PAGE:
• Docker provides an open source script called Docker Bench for Security. You can use this script to validate a running Docker container against the CIS Docker Benchmark
  • Sign images and verify before running

Another critical aspect of deploying WSO2 products on container platform like docker is that usage of a private docker registry. It allows users to have a controlled environment with secured docker images. Here are some of the advantages of using a private docker repository.

  • You do not have much control over the images stored in an external registry (e.g. docker hub). New images could be added and already existing images could be removed from the registry at any time.
  • A private container registry with scanning capabilities and role-based access control offers more security, governance and efficient management
  • WSO2 recommends the use of your own private container registry to host all the required images in your deployments, so that you have full control over them. Even just in case of a rollback, the recovery of a previous version is easy at any time with zero risk and zero dependence on outside sources

Let’s move to kubernetes.

Running WSO2 components in Kubernetes

Running a WSO2 product on docker is a somewhat trivial task given that it is just executing a docker command and running a single instance. But in a real production deployment, users have to run multiple containers according to a deployment pattern that is better suited for the use case. That is where the need for kubernetes comes into the picture. WSO2 has provided a set of kubernetes resources that can be used in a production scale deployments with minor modifications.

Here is a list of resources available for kubernetes on WSO2.

  • Kubernetes resources are available for various deployment patterns of WSO2 products (helm charts)
  • API Manager operator for kubernetes to deploy APIM from command line
  • API operator for kubernetes to directly deploy microgateways from command line
  • Resources for CICD pipeline for kubernetes

As mentioned before, running WSO2 components in a kubernetes environment is not a trivial task and it requires a proper planning of the deployment. Here are some of the pre-requisites to fulfill before deploying WSO2 products on kubernetes.

  • A production grade RDBMS
  • A container registry for managing container images
  • A centralized logging system for Kubernetes
  • A monitoring system for Kubernetes

WSO2 also recommends a set of best practices when deploying WSO2 products on kubernetes ecosystem. Here is a list of best practices.

  • WSO2 uses helm as the package manager for kubernetes artefacts
  • Use deployments to create pods as and when required
  • Do not use naked pods (they won’t get rescheduled when fails)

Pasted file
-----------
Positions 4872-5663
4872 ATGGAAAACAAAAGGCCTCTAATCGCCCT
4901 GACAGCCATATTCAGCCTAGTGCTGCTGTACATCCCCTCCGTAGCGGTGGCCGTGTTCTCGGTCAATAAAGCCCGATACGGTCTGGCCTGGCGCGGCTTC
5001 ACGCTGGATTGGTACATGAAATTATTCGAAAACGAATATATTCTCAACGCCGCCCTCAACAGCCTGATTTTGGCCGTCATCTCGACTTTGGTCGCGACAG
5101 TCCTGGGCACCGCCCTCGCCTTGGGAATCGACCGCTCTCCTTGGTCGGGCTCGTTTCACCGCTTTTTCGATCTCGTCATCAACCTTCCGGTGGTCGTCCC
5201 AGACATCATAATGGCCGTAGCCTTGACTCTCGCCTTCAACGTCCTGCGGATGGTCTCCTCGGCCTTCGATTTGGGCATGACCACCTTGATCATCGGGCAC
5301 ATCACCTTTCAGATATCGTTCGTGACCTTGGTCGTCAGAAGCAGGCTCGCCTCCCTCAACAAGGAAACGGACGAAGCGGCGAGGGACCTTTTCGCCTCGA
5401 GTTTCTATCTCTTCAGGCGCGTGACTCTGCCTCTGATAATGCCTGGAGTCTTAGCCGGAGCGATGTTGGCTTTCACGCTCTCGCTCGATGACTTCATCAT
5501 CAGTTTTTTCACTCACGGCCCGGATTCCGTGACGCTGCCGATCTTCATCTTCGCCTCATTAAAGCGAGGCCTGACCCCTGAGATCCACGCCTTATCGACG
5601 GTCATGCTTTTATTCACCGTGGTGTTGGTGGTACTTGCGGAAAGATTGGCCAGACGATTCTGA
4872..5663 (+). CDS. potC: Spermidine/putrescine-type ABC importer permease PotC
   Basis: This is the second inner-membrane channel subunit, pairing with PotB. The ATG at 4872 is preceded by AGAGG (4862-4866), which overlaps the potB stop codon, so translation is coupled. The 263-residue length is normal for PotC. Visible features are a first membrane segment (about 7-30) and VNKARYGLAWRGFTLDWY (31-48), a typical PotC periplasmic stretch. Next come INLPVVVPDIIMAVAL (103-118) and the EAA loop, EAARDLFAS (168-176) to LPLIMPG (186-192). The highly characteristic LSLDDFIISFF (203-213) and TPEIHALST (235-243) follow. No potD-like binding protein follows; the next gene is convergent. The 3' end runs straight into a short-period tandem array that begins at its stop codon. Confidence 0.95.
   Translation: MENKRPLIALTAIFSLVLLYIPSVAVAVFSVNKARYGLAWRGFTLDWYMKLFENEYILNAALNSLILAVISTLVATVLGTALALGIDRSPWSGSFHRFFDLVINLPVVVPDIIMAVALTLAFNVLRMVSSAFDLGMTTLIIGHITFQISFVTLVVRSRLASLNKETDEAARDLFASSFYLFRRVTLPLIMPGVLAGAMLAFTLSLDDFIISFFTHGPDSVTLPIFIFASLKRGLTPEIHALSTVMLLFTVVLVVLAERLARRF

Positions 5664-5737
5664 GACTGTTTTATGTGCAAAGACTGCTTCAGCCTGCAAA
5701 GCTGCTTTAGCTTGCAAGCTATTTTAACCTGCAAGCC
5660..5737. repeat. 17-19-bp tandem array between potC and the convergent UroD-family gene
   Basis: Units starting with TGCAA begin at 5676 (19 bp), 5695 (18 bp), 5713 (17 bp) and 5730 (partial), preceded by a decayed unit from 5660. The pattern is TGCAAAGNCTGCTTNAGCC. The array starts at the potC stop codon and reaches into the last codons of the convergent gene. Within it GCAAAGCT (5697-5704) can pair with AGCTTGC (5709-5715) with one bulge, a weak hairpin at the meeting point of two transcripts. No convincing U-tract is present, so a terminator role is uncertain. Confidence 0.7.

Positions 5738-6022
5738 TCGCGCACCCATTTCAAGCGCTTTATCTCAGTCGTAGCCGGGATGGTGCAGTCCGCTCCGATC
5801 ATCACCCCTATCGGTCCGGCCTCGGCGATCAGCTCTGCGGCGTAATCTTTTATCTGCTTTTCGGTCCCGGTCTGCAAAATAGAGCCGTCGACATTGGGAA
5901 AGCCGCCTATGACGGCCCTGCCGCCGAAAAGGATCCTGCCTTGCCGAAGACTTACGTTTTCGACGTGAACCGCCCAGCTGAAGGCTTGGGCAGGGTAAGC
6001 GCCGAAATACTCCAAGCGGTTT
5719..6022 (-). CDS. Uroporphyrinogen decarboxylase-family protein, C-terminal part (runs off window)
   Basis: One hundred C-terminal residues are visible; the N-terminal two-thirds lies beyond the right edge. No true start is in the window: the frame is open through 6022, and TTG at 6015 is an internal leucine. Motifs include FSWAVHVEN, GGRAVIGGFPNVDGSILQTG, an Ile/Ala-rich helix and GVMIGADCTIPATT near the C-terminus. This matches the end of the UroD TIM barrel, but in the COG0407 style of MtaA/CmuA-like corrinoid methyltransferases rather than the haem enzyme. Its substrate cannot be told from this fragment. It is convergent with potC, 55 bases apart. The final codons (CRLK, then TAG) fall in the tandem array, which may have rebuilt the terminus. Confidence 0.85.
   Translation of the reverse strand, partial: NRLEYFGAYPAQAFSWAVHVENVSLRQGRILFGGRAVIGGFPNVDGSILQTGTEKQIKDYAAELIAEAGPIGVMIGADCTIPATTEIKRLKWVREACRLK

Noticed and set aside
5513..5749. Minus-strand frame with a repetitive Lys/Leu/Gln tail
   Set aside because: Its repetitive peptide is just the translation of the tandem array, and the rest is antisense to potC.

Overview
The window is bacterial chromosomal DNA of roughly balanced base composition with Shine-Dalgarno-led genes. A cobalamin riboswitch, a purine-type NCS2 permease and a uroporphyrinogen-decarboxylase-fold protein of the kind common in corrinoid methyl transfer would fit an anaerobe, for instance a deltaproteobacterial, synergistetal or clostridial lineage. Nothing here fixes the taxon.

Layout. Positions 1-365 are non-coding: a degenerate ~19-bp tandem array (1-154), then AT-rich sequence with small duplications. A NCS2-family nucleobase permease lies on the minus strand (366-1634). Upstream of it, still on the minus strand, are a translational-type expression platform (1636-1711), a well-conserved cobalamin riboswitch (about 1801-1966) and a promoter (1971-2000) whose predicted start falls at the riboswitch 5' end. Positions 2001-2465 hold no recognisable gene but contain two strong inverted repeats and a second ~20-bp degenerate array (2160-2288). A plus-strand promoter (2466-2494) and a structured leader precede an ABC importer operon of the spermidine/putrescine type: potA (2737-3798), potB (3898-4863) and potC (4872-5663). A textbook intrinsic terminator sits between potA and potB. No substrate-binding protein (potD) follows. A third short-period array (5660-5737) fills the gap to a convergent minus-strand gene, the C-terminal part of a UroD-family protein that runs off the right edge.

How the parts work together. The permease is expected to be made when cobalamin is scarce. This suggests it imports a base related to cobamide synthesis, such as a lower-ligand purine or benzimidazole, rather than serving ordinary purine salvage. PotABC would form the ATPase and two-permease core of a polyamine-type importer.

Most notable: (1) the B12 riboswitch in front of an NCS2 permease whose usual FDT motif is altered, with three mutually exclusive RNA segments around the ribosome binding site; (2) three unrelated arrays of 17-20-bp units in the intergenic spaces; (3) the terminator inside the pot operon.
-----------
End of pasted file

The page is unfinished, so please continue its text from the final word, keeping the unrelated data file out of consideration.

• Use ConfigMaps to induce changes to configuration files
  • WSO2 uses NFS Server provisioner for storage
  • Use PersistentVolumes with required read/write access
  • Use Ingress Controller when exposing to external traffic
  • Configure Horizontal Pod Autoscaling (HPA) based on CPU
  • Use Kubernetes Rolling Updates to perform an update to an existing WSO2 product deployment in a Kubernetes environment. In order to roll back to a previous revision of the deployment, it is recommended to use Kubernetes Rollouts

Now we have a good understanding of the resources available for docker, kubernetes and the best practices, let’s try to design a reference deployment architecture for a complex WSO2 deployment.

A reference WSO2 deployment architecture on Kubernetes

WSO2 API Manager product comes with a modularized architecture where different functional capabilities are grouped into “profiles” that can be run independently. Because of this flexibility, it can be deployed in a manner where only the required components needs to be scaled up and down based on the usage.

Let’s assume a use case where an organization have a requirement to expose a set of APIs for both internal and external usage. Assuming a heavy usage of Identity and Access Management features, WSO2 Identity Server is also brought in to the picture. Given below is a diagram that explains the deployment architecture of WSO2 API Manager and WSO2 Identity Server for this use case.

Figure: WSO2 kubernetes deployment architecture

As depicted in the above figure,

  • Kubernetes “Services” are used to expose internal components for interconnectivity
  • Kubernetes “Deployment” are used to create pods of similar components and scale automatically
  • Kubernetes “Pods” are used to create running instances of the products and profiles
  • Persistent Volumes and Persistent Volume Claims are used to share files across pods
  • “Ingress Controller” is used to expose functionality to external consumers

The above architecture was designed for AWS infrastructure and you can use a similar approach for any other infrastructure option as well.

Finally, you can find a comprehensive guide on using containers with WSO2 platform from the below github link.


WSO2 Docker tutorial series

Deploying WSO2 products on GKE



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Chanaka Fernando

Chanaka Fernando


Writes about Microservices, APIs, and Integration. Author of “Designing Microservices Platforms with NATS”